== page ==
Graham Rickson
March 2019

Michael Tippett's luminous Second Symphony is one of the great 20th century British orchestral works. No 3, premiered in 1972 by Colin Davis and the LSO is radically different, though repeated listenings do confirm that, as Oliver Soden writes in Hyperion’s booklet, Tippett ‘composed in many styles but one voice.’ The language is harsher and more abrasive, but the lyricism remains, just. Dissonant syncopated chords jostle with exuberant string flurries in the work’s thorny opening movement. The tension never abates, the music distinctly uncomfortable listening. Not that there's much respite in the chilly Lento which follows, a parched, arid landscape. Again, there's a claustrophobic feeling of stasis. Release eventually arrives in a vast, episodic finale. Tippett’s response to the finale of Beethoven 9, it includes a famous sequence pairing soprano (here, a gallant Rachel Nicholls) with flugelhorn, Tippett’s take on Bessie Smith singing the St Louis Blues. There's no easy resolution when the work eventually stutters to a halt, and the composer's arch texts aren't easy to assimilate: ‘I'll go whirling with my armpits.’ Hmm. But full credit to Martyn Brabbins's brave BBC Scottish players for clarifying Tippett’s dense counterpoint.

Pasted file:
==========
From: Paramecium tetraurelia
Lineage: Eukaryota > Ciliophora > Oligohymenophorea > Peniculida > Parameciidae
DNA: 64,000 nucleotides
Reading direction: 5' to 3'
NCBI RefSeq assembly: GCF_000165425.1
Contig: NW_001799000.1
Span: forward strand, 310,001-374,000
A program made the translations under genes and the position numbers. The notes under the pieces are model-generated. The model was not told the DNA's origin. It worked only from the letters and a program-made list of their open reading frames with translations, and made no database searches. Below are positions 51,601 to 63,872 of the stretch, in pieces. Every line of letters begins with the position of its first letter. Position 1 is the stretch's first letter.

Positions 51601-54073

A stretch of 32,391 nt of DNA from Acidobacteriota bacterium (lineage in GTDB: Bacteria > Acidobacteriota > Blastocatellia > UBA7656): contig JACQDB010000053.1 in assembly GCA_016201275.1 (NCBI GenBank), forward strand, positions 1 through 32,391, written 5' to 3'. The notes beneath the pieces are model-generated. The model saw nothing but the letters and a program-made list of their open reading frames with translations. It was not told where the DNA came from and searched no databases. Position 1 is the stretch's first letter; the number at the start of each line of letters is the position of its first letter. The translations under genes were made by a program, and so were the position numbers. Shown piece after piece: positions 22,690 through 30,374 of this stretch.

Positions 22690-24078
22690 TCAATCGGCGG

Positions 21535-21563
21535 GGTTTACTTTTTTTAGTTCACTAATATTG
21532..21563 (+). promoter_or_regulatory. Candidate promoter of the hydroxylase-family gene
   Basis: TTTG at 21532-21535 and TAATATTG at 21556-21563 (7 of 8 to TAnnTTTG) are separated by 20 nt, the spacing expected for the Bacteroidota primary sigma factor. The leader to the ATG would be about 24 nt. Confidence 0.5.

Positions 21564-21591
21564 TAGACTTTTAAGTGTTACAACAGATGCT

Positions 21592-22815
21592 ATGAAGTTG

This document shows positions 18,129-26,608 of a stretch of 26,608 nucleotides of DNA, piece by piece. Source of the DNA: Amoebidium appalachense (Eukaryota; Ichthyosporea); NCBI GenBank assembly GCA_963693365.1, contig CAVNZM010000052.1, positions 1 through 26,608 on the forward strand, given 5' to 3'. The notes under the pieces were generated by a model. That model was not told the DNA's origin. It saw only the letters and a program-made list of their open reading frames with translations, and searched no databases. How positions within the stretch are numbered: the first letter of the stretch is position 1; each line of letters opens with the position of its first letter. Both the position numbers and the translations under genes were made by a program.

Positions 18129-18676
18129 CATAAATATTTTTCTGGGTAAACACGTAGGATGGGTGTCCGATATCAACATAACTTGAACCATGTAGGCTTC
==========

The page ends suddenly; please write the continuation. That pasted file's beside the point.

I'm equally baffled by the single movement Symphony No 4, though at least there's a sense of forward movement. Tippett’s intention was to write a ‘birth-to-death’ piece in the manner of Sibelius's 7th, inspired by speeded-up film footage of a rabbit foetus developing from a single cell. The tricksy breathing effects are here provided by Ian Dearden, his own exhalations subtly modulated to reflect the ageing process. Best to sit back and enjoy the ride, Tippett’s ear for arresting colours as strong as it ever was: the writing for brass and percussion is consistently brilliant. There's an essential bonus in the shape of the early Symphony in B flat, composed in the early 1930s and at one stage Tippett's official Opus 1 before he withdrew it. It's confident, assured but a little anonymous, the closing chords one of many nods to Sibelius.